Monday, July 4, 2011

The Year of Magical Thinking

The Year of Magical ThinkingThe Year of Magical Thinking by Joan Didion
My rating: 3 of 5 stars

This book was pressed into my hands by a friend at a used bookstore. “You have to read this,” she said, not caring that I already had three other books in my arms. So the book sat on my shelf for a couple years until I found myself overwhelmed the immediacy of death and wondering how people who have lost someone deal with the quiet and the questions that fall on ears that can no longer hear.

I confess that I started the book and initially only got through a couple of chapters. It was too depressing, too familiar to people I know who had lost their spouses or their child. And then finally I was ready to follow Joan Didion into her mourning and complete disbelief that the man she had shared more than forty-five years of her life with was gone.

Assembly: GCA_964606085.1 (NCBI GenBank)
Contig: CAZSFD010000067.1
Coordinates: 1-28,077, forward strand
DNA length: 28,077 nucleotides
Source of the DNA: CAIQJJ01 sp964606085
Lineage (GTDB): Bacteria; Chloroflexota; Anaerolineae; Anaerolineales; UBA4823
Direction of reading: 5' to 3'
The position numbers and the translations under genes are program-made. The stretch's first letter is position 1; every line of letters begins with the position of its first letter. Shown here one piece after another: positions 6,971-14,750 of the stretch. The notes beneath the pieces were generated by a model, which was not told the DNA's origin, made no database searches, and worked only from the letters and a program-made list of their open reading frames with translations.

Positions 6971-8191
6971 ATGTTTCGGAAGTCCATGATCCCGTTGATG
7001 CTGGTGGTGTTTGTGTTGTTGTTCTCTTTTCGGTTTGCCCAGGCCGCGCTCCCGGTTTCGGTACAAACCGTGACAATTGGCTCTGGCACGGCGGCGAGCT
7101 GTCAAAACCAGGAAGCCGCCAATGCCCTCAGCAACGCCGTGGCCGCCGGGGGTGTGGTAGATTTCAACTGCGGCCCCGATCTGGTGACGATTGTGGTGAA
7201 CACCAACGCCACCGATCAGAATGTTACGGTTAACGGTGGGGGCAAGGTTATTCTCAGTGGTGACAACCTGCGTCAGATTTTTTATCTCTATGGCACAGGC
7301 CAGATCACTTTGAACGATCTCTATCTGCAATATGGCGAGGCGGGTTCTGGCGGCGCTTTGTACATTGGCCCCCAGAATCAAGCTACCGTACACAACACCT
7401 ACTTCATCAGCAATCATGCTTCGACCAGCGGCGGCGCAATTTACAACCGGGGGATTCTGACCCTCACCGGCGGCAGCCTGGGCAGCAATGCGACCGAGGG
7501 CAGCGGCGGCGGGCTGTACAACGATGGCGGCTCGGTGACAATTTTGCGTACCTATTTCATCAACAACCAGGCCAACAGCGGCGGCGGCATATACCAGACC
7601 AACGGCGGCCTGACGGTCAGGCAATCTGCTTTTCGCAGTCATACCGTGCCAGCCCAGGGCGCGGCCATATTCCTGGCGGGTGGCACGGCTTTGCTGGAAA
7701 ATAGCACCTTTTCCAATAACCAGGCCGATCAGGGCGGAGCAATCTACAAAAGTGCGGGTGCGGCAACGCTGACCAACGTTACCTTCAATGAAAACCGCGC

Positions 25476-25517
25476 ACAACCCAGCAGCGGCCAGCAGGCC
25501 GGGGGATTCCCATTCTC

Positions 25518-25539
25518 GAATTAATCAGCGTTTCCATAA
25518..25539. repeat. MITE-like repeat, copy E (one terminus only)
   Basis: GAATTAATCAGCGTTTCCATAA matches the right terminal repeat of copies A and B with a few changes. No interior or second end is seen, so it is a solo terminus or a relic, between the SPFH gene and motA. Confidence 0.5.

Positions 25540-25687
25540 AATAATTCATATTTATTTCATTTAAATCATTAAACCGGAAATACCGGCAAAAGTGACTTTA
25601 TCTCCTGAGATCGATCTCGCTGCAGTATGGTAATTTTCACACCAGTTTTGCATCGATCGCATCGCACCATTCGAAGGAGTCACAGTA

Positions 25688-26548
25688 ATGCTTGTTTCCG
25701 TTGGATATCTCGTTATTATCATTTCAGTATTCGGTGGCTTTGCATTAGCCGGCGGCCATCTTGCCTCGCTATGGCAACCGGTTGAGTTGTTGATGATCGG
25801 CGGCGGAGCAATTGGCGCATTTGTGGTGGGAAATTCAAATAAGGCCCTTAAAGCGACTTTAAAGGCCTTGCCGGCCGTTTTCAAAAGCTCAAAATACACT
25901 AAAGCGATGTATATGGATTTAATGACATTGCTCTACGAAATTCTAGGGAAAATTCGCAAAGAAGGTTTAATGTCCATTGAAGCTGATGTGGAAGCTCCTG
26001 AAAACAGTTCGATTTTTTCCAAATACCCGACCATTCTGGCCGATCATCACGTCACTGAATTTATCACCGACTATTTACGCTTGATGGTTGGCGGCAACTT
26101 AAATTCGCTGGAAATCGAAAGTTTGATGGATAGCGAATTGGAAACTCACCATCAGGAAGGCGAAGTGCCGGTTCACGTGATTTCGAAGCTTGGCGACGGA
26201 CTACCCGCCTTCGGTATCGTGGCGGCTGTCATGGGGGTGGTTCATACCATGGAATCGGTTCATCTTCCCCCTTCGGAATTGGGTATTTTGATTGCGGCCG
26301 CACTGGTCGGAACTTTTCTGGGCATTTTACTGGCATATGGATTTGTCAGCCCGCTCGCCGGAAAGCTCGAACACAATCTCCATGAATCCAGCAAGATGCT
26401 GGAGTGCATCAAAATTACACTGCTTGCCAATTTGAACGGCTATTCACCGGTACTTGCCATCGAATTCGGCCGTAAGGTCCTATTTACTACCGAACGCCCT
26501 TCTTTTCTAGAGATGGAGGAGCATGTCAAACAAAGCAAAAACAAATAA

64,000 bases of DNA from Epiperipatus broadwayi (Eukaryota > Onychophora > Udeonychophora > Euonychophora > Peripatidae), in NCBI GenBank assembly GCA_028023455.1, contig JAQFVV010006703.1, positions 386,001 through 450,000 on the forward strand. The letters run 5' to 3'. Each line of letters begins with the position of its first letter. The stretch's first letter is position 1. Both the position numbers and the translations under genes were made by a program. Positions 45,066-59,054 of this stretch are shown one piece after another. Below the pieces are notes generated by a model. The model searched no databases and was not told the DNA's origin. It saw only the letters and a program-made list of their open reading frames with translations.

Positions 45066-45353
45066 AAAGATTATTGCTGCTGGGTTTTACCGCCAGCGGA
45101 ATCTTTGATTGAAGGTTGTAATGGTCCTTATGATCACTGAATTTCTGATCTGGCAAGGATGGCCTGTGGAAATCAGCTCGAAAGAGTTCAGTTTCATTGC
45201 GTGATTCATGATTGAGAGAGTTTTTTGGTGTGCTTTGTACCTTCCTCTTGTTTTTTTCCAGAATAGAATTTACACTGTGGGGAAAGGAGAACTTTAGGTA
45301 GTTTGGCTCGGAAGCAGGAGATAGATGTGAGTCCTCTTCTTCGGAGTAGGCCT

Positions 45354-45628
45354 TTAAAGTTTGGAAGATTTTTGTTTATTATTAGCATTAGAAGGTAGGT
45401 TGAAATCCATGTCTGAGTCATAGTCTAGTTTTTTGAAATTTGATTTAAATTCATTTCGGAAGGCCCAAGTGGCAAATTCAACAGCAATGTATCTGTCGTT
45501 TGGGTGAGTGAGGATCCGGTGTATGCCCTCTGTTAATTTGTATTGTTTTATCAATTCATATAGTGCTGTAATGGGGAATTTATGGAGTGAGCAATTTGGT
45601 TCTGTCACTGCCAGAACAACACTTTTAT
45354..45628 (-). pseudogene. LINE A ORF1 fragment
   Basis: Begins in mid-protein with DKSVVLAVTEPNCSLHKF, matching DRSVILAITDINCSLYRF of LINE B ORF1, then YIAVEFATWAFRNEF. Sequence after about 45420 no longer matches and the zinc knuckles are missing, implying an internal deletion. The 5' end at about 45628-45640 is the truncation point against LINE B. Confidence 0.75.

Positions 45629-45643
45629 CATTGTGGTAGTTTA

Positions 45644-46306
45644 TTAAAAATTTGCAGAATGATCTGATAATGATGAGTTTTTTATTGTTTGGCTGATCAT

Didion’s narrative probably should have been edited down to a shorter piece of writing. Maybe more of a novella length or an extended editorial, but because Didion and her late husband are well-respected writers, the length and uneven telling of the story are forgiven. After all, what about the year (or years) after losing a spouse is even and perfectly crafted. Didion’s book is replete with staggering candor and lines that chilled my heart even though I was reading the book on a summer day on the lake. She mentions the vulnerability, the nakedness, and the openness that are apparent on the faces whose lives have changed in a way they never wanted it to. As Didion says, “You sit down to dinner and life as you know it ends.” And now like Didion, I am left wishing for a yesterday that wasn’t even mine.

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